Wincor Nixdorf kiosk brings the functionality of Internet banking into HSBC branches. Customers can use the touch-screen kiosks to administer their accounts, pay bills and transfer money without waiting in line to see a cashier.
"This innovation has benefits for customers, staff, and the bank as a whole," HSBC bank staff spent 60 percent of their time dealing with administration and basic account servicing, because customers had no alternative or preferred dealing with a cashier in person. There was a lot of waiting in line, and new customers wanting financial advice would often just walk out."
The Wincor Nixdorf solution provides a secure and reliable way for account holders to serve themselves, releasing bank staff to spend more time on sales and higher-level customer service. This also saves HSBC money: transactions using the machines cost the bank a few pence, while a face-to-face transaction at the counter has an estimated cost of around one pound.
Wincor Nixdorf's kiosks have helped deliver a competitive advantage. Usage of machines has grown exponentially since its introduction, customer satisfaction has risen dramatically, and the system is well on its way towards registering its one millionth unique users.
Advantages for the bank and its customers using the innovation:-
Lower costs for cash handling and document/check processing (up to 75% in the entire value chain)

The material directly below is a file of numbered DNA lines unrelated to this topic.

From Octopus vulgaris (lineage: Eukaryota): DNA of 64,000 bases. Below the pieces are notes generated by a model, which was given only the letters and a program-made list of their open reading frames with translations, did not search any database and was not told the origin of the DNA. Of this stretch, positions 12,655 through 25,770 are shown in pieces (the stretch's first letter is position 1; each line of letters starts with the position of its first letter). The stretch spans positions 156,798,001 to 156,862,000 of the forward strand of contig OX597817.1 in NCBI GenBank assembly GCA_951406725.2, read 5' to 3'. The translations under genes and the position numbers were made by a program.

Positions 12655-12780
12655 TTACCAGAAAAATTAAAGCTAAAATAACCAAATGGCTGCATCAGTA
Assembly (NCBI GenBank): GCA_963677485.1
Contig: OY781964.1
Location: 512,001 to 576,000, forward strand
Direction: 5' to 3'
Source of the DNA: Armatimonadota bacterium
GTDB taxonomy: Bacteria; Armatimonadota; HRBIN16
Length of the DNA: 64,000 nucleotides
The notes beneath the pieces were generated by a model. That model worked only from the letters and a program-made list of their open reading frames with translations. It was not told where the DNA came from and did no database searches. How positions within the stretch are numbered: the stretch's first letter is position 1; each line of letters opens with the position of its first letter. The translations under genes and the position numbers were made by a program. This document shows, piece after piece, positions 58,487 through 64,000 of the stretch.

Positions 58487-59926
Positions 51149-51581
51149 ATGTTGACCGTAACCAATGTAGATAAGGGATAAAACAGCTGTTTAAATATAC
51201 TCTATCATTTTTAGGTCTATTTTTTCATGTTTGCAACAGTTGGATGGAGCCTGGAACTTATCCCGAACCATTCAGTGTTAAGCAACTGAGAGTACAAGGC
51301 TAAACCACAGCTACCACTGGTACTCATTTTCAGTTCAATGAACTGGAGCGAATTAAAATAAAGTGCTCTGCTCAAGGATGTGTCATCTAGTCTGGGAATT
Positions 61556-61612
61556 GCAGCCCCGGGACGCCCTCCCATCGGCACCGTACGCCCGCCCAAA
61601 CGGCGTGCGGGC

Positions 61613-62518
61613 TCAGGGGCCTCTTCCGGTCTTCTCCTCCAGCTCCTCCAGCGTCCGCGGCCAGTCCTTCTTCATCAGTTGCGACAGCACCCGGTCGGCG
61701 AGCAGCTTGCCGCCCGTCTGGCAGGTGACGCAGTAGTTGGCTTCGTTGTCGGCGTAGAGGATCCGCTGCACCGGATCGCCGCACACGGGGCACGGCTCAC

Lower transport costs for paper and documents/checks
Frequent usage makes ATMs a more viable financial proposition; self-service transactions are cost-efficient
Less cash circulating at the counter
The intelligent deposit system totals the amounts
Errors made filling out forms are identified and corrected immediately
Shorter business hours for tellers, longer banking hours for customers
Cash and checks are credited immediately to customer accounts
Does not depend on opening hours
Customers are provided with a list of the banknotes/documents and an image of the documents on the ATM screen, which they can either confirm or cancel
For security purposes, the documents can be printed out and made available to customers.
Technological change allows firms to produce the same rate of output using fewer inputs
Technological change may be input neutral, labor saving or capital saving
Single most source of economic growth in the USA has been "Technological Change"